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The dynamics of exchange rate regimes: Fixes, floats, and flips

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  • Klein, Michael W.
  • Shambaugh, Jay C.

Abstract

The impermanence of fixed exchange rates has become a stylized fact in international finance. The combination of the "mirage" view that pegs do not really peg with the "fear of floating" view that floats do not really float generates the conclusion that exchange rate regimes are, in practice, unimportant for the behavior of the exchange rate. This is consistent with evidence on the irrelevance of exchange rate regimes for general macroeconomic performance. Recent studies, however, show that the exchange rate regime matters. This can be understood by considering the dynamics of exchange rate regimes. We demonstrate that the "mirage" view is somewhat misleading and incomplete. Pegs frequently break, but many do last. Also, there is a high degree of flipping, that is, the re-formation of pegs that have broken. Thus, a fixed exchange rate today is a good predictor that one will exist in the future. We also investigate the quantitative effect of fixed exchange rates. While the "fear of floating" view suggests little actual difference in fixed and floating rates with respect to exchange rate volatility, we show that fixed exchange rates exhibit considerably greater bilateral exchange rate stability than flexible rates, both today and in the future.

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Bibliographic Info

Article provided by Elsevier in its journal Journal of International Economics.

Volume (Year): 75 (2008)
Issue (Month): 1 (May)
Pages: 70-92

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Handle: RePEc:eee:inecon:v:75:y:2008:i:1:p:70-92

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Web page: http://www.elsevier.com/locate/inca/505552

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References

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  1. Hans Genberg & Alexander K. Swoboda, 2004. "Exchange-Rate Regimes: "Does What Countries Say Matter?"," IHEID Working Papers 07-2004, Economics Section, The Graduate Institute of International Studies.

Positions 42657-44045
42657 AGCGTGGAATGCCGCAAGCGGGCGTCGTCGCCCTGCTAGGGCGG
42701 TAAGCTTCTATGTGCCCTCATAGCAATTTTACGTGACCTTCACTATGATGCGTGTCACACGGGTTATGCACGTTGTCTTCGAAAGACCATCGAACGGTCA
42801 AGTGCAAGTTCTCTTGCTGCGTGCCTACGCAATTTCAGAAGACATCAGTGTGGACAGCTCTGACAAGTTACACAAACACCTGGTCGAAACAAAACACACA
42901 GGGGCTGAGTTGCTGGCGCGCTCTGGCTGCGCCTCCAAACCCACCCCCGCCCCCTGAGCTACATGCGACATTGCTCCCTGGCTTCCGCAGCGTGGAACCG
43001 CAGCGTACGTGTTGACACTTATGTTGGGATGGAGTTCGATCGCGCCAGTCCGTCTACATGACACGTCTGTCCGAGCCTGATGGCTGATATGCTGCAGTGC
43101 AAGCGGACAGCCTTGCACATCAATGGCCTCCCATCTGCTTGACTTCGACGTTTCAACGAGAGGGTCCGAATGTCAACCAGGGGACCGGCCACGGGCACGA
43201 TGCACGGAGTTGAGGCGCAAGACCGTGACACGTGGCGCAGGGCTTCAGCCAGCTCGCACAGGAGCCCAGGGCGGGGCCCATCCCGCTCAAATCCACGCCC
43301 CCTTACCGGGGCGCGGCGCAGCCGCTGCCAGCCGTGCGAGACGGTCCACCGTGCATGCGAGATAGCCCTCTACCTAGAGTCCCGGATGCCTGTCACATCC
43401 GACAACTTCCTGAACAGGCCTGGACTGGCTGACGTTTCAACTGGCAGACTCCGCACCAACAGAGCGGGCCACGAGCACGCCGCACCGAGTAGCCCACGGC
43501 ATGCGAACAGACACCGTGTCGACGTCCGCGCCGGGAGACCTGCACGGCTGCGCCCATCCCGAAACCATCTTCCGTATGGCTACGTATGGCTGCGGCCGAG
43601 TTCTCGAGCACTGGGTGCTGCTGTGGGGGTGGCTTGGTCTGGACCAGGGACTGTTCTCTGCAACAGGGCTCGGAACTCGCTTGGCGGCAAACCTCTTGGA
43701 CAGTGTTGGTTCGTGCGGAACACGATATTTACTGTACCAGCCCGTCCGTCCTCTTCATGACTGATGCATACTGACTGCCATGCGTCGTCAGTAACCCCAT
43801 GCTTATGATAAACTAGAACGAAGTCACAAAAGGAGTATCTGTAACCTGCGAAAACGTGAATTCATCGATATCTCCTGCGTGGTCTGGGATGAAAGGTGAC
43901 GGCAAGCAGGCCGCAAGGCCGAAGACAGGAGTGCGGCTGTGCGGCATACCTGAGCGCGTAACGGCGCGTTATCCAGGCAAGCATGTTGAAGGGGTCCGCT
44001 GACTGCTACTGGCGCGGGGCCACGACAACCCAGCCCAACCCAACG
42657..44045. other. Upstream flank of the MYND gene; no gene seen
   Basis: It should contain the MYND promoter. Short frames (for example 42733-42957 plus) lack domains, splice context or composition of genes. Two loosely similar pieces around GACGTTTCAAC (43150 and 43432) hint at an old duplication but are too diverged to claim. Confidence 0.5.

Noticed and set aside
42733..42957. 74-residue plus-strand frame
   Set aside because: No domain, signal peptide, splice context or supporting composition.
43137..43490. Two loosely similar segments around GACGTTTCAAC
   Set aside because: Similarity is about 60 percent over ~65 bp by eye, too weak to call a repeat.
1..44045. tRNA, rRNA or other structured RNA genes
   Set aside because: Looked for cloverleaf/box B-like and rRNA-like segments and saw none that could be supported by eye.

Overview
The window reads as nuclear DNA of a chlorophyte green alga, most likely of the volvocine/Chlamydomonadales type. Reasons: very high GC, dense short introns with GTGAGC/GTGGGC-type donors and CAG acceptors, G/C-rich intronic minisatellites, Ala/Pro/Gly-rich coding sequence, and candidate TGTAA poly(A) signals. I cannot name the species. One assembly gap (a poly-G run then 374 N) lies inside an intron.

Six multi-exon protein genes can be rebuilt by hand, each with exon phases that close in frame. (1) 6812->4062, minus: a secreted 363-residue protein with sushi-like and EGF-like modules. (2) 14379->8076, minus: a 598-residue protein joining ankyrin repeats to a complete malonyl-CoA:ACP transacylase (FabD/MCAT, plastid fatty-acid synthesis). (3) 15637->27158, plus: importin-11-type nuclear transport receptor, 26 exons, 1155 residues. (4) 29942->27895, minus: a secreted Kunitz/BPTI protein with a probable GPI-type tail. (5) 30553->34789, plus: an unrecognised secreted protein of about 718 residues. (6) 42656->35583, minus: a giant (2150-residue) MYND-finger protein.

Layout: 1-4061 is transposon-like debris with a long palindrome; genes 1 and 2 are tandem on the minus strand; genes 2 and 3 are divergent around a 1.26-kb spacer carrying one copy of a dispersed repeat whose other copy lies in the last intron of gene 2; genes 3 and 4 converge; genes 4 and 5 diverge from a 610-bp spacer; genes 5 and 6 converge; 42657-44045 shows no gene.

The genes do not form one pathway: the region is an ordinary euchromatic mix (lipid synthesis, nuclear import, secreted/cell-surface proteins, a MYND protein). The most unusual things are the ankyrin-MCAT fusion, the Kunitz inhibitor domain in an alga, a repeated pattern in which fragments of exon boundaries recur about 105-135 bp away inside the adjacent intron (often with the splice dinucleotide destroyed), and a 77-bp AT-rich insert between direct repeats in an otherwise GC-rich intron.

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Citations

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Cited by:
  1. Michael Bleaney & Mo Tian, . "Currency Networks, Bilateral Exchange Rate Volatility and the Role of the US Dollar," Discussion Papers 11/06, University of Nottingham, School of Economics.
  2. Kalemli-Ozcan, Sebnem & Papaioannou, Elias & Peydró-Alcalde, José Luis, 2009. "What Lies Beneath the Euro's Effect on Financial Integration? Currency Risk, Legal Harmonization, or Trade?," CEPR Discussion Papers 7314, C.E.P.R. Discussion Papers.
  3. Paul R. Bergin & Ching-Yi Lin, 2008. "Exchange Rate Regimes and the Extensive Margin of Trade," NBER Working Papers 14126, National Bureau of Economic Research, Inc.
  4. Maurice Obstfeld & Jay C. Shambaugh & Alan M. Taylor, 2010. "Financial Stability, the Trilemma, and International Reserves," American Economic Journal: Macroeconomics, American Economic Association, vol. 2(2), pages 57-94, April.
  5. Tamgac, Unay, 2013. "Duration of fixed exchange rate regimes in emerging economies," Journal of International Money and Finance, Elsevier, vol. 37(C), pages 439-467.
  6. Elena Andreou & Maria Matsi & Andreas Savvides, 2013. "Stock and Foreign Exchange Market Linkages in Emerging Economies," University of Cyprus Working Papers in Economics 01-2013, University of Cyprus Department of Economics.
  7. Dorn, Sabrina & Egger, Peter H., 2013. "Fixed currency regimes and the time pattern of trade effects," Economics Letters, Elsevier, vol. 119(2), pages 120-123.
  8. Joseph Joyce, 2011. "Financial Globalization and Banking Crises in Emerging Markets," Open Economies Review, Springer, vol. 22(5), pages 875-895, November.
  9. Christoph Fischer, 2011. "Currency blocs in the 21st century," Globalization and Monetary Policy Institute Working Paper 87, Federal Reserve Bank of Dallas.
  10. Graham Bird & Alex Mandilaras & Helen Popper, 2012. "Explaining Shifts in Exchange Rate Regimes," School of Economics Discussion Papers 1312, School of Economics, University of Surrey.

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